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Written by Peter Carter

October 24, 2021

A mother with an impressive employment history and a string of occupational qualifications has been ruled by the Supreme Court as likely only to have earned average wages but for the serious injuries she sustained in a motor accident at Mudgeeraba in February 2015.

Kate Sutton had completed year 12 and then worked for Cue Design progressing to store manager after 5 years. She then worked for Jeans West as a manager for three years before taking up a two year role as finance manager at a car dealership.

Her subsequent four-year stint in real estate after gaining her real estate licence was paused to raise her two sons born in 2005 and 2010.

The injuries she sustained in the 2015 accident resulted from the impact of a rear-end accident that was so heavy, both vehicles were written off.

Allianz – as insurer for at fault driver Lauren Hunter – admitted liability for the accident but disputed the extent of Kate’s damages arguing the resulting psychological injury had little if any affect upon her income-earning capacity.

Psychiatrists Alfred Chung, John Chalk and Trevor Lotz each offered differing opinions. Dr Chalk concluded Kate could return to work for up to 20 hours per week. Dr Lotz – her treating psychiatrist who she saw monthly – considered her “a prisoner in own home” who he believed to be unemployable.

Observing that a treating psychiatrist has a conflict between “saying the right thing for the patient” and giving objective expert evidence, Justice Paul Freeburn gave greater weight to the views of Dr Chalk whose views were consistent with his own impression of Ms Sutton as “impressive”, “capable and intelligent”.

The court allowed an ISV of 13, yielding general damages of just $21k.

Kate’s loss of income case relied on the formulation in a report from forensic accountant Michael Lee which was however found to be based on unproved assumptions as to roles she would likely have taken on and the income she would have received, but for the accident.

“Mr Lee has no particular expertise in the labour market or in education, training and expertise for particular positions,” Justice Freeburn ruled. And even if he did, he did not analyse “Ms Suttton’s qualifications, expertise and experience” as against those required for the positions on which he had based his calculations.

With the report out of contention, His Honour was invited to make a “global award”, an approach he considered inconsistent with the Civil Liability Act s 55 obligation that requires a court to state the assumptions on which an award is based and the methodology used.

“It is doubtful that the court is entitled to adopt a global approach to economic loss,” he observed before embarking on a longhand assessment based on findings that Kate would have returned to work as an employee on a part-time basis earning the average after-tax weekly wage of $1.2k/week.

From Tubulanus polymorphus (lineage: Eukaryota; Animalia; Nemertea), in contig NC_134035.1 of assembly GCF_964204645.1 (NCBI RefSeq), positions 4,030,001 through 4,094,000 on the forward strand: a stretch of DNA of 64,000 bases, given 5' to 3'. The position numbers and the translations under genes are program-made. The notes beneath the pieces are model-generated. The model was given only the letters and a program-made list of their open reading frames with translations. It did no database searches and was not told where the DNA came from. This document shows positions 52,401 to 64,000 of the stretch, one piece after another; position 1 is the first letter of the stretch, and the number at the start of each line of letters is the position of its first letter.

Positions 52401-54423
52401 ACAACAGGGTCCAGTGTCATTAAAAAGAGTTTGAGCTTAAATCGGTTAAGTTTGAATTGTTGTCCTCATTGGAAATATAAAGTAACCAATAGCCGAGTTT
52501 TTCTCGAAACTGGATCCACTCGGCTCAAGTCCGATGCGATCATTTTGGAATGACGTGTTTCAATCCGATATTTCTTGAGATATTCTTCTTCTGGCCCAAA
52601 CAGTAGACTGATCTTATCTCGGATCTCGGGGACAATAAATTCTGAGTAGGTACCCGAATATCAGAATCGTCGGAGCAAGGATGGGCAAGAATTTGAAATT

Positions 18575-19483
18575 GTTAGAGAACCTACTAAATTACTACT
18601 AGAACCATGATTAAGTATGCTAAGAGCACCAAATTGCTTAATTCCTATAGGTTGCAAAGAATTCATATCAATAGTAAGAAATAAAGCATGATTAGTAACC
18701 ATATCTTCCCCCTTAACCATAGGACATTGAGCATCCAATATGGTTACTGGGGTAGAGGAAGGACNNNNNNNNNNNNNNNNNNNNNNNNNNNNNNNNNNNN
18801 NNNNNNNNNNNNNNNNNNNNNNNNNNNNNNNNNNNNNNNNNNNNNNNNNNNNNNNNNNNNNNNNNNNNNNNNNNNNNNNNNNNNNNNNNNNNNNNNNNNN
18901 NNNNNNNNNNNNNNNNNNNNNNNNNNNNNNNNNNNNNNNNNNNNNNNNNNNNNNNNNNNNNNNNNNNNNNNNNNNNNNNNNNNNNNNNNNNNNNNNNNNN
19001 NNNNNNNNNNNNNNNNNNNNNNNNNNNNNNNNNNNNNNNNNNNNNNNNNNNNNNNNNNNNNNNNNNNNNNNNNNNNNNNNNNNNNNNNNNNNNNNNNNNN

His Honour rejected the submission she would likely have been recruited as “business development manager” earning a far higher income because the qualifications for such a role – which she did not possess – included a degree in finance or law “with working knowledge of the stock market and takeover regulations”.

Past economic loss of $240/day for 2-3 days/week for 5 years was awarded at $212k.

Future loss of income was assessed at $91k over four years to 2025 by which time she was assumed – according to Dr Chalk’s evidence of likely achieving a “relative recovery” – to be able to resume full-time work. That sum was then reduced by 15% for contingencies.

The gratuitous care claim was the next to come under the judge’s scrutiny.

Care was claimed for 442 hours at 17 hrs/week for the first 26 weeks, such information being derived from a “guesstimation” compiled by her husband two years after the accident at the request of Kate’s solicitors.

The guesstimation recorded (from memory) all the household tasks he performed for the family of four and allocated 25% of the total hours as care provided for the plaintiff.

His Honour was not satisfied that such methodology was sufficiently precise. Neither did he consider a claim for 17 hours/week for “watching her medication” and “making sure that she wasn’t going to do anything dangerous” to be realistic or claimable as a “service” in the absence of any medical evidence that observation of that nature was required to be performed.

“In the absence of some relatively contemporaneous record, I am not prepared to accept that evidence,” Justice Freeburn reasoned. That exercise does not enable me to be satisfied, on the balance of probabilities that the various services were necessary services that arose solely out of the injury.”

He declined to accept the invitation to adjust the figure claimed downwards, rather ruling that the legislative requirement in CLA s 59 not having been met, no award for gratuitous services – past or future – could be made.

The resulting damages award totalled $314k.

Sutton v Hunter [2021] QSC 249 Freeburn J, 7 October 2021

Categories: car accident

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